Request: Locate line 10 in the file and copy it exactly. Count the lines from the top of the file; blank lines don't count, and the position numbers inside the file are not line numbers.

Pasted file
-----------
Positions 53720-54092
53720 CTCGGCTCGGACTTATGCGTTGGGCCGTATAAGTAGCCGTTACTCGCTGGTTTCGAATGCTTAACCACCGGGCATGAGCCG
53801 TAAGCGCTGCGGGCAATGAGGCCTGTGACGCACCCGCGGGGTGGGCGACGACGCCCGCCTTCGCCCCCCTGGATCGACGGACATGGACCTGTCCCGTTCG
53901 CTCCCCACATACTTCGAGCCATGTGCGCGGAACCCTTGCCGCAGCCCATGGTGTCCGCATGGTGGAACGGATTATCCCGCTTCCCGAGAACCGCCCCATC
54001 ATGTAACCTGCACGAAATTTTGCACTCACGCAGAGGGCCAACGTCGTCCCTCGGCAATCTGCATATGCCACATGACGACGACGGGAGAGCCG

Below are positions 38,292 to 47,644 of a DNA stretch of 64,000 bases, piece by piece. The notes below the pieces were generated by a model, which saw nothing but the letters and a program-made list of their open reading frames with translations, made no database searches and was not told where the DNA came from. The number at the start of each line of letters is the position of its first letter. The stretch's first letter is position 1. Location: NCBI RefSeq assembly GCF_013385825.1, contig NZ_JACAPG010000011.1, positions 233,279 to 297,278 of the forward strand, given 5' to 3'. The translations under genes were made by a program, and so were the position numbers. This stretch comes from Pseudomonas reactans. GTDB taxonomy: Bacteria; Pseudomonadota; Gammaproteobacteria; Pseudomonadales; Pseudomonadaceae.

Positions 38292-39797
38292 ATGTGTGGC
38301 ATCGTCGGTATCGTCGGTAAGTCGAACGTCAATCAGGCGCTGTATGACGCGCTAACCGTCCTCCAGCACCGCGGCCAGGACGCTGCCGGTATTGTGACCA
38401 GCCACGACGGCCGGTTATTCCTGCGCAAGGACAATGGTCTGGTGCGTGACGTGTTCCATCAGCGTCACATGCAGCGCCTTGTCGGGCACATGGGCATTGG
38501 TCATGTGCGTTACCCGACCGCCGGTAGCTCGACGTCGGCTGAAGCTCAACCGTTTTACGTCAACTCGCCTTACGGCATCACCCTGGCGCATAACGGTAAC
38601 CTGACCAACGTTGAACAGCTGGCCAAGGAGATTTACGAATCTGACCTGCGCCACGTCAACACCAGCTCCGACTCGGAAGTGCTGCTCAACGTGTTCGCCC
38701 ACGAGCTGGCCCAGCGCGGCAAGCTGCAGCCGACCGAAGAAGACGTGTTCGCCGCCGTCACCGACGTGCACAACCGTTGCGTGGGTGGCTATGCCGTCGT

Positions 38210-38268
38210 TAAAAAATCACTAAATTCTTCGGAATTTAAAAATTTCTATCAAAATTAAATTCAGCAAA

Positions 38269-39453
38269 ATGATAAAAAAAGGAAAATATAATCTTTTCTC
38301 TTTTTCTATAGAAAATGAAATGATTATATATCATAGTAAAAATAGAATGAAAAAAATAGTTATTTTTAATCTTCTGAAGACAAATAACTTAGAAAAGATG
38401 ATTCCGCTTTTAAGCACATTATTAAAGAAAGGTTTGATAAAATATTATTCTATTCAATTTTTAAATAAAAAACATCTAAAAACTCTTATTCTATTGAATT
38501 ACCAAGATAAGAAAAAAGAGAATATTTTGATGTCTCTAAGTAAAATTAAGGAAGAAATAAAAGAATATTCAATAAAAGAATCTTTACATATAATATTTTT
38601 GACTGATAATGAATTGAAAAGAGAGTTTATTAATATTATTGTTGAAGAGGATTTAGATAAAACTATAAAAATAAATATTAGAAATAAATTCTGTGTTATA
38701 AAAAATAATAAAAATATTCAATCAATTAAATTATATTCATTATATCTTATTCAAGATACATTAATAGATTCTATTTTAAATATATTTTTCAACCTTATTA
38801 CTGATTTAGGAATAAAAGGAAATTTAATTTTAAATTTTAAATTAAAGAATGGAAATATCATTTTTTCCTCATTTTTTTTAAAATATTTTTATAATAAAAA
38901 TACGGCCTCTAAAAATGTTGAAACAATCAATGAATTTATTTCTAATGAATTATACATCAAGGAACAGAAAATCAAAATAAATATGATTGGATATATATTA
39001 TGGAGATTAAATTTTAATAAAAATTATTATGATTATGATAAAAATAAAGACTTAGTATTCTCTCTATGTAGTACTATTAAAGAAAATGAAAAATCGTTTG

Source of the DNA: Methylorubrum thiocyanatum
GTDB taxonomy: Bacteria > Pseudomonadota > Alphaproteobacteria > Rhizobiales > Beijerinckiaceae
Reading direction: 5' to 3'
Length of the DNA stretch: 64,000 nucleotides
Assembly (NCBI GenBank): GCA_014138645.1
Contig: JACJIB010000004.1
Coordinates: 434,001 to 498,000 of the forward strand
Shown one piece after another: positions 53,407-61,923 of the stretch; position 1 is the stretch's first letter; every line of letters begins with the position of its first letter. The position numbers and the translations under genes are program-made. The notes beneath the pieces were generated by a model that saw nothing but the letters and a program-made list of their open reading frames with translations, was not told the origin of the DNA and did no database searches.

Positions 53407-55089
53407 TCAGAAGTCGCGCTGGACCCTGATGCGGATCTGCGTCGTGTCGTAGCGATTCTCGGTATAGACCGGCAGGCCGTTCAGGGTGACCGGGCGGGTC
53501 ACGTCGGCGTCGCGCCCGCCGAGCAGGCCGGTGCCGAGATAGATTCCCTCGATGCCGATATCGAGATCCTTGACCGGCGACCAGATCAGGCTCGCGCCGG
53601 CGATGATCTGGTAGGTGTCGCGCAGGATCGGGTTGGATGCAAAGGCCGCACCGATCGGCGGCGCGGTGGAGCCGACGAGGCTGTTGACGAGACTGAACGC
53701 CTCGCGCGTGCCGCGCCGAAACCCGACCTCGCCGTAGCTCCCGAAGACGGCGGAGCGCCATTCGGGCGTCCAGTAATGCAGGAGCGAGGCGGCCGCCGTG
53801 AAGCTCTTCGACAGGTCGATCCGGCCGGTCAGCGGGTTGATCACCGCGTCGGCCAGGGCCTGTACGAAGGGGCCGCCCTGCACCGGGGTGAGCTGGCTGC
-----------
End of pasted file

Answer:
38401 GCCACGACGGCCGGTTATTCCTGCGCAAGGACAATGGTCTGGTGCGTGACGTGTTCCATCAGCGTCACATGCAGCGCCTTGTCGGGCACATGGGCATTGG